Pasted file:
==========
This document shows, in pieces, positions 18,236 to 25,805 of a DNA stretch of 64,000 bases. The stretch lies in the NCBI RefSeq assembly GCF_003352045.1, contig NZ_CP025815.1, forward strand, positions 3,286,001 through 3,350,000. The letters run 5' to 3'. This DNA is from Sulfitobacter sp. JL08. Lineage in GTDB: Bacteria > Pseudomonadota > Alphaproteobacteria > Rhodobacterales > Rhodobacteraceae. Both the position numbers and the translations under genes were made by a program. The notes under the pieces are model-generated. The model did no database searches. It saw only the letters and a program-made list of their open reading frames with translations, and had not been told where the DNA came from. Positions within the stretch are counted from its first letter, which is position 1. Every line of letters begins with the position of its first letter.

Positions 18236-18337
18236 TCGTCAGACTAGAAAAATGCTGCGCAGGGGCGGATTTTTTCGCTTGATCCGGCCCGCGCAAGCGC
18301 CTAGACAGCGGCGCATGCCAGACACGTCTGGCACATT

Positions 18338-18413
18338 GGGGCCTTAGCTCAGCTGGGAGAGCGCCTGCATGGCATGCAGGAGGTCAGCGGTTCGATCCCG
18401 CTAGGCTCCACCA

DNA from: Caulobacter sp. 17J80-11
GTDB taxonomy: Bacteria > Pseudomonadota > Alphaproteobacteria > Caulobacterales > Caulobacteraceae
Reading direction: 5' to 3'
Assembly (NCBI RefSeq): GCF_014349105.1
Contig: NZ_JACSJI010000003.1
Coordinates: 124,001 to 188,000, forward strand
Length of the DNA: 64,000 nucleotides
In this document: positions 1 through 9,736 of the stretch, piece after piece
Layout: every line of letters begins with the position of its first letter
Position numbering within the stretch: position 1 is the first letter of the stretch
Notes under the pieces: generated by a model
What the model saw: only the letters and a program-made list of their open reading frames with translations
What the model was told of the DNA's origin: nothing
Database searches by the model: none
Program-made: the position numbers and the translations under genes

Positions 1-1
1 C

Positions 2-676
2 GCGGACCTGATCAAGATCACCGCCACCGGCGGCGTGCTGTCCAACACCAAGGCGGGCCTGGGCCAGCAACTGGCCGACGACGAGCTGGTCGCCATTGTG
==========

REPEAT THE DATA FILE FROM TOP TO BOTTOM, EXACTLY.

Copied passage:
This document shows, in pieces, positions 18,236 to 25,805 of a DNA stretch of 64,000 bases. The stretch lies in the NCBI RefSeq assembly GCF_003352045.1, contig NZ_CP025815.1, forward strand, positions 3,286,001 through 3,350,000. The letters run 5' to 3'. This DNA is from Sulfitobacter sp. JL08. Lineage in GTDB: Bacteria > Pseudomonadota > Alphaproteobacteria > Rhodobacterales > Rhodobacteraceae. Both the position numbers and the translations under genes were made by a program. The notes under the pieces are model-generated. The model did no database searches. It saw only the letters and a program-made list of their open reading frames with translations, and had not been told where the DNA came from. Positions within the stretch are counted from its first letter, which is position 1. Every line of letters begins with the position of its first letter.

Positions 18236-18337
18236 TCGTCAGACTAGAAAAATGCTGCGCAGGGGCGGATTTTTTCGCTTGATCCGGCCCGCGCAAGCGC
18301 CTAGACAGCGGCGCATGCCAGACACGTCTGGCACATT

Positions 18338-18413
18338 GGGGCCTTAGCTCAGCTGGGAGAGCGCCTGCATGGCATGCAGGAGGTCAGCGGTTCGATCCCG
18401 CTAGGCTCCACCA

DNA from: Caulobacter sp. 17J80-11
GTDB taxonomy: Bacteria > Pseudomonadota > Alphaproteobacteria > Caulobacterales > Caulobacteraceae
Reading direction: 5' to 3'
Assembly (NCBI RefSeq): GCF_014349105.1
Contig: NZ_JACSJI010000003.1
Coordinates: 124,001 to 188,000, forward strand
Length of the DNA: 64,000 nucleotides
In this document: positions 1 through 9,736 of the stretch, piece after piece
Layout: every line of letters begins with the position of its first letter
Position numbering within the stretch: position 1 is the first letter of the stretch
Notes under the pieces: generated by a model
What the model saw: only the letters and a program-made list of their open reading frames with translations
What the model was told of the DNA's origin: nothing
Database searches by the model: none
Program-made: the position numbers and the translations under genes

Positions 1-1
1 C

Positions 2-676
2 GCGGACCTGATCAAGATCACCGCCACCGGCGGCGTGCTGTCCAACACCAAGGCGGGCCTGGGCCAGCAACTGGCCGACGACGAGCTGGTCGCCATTGTG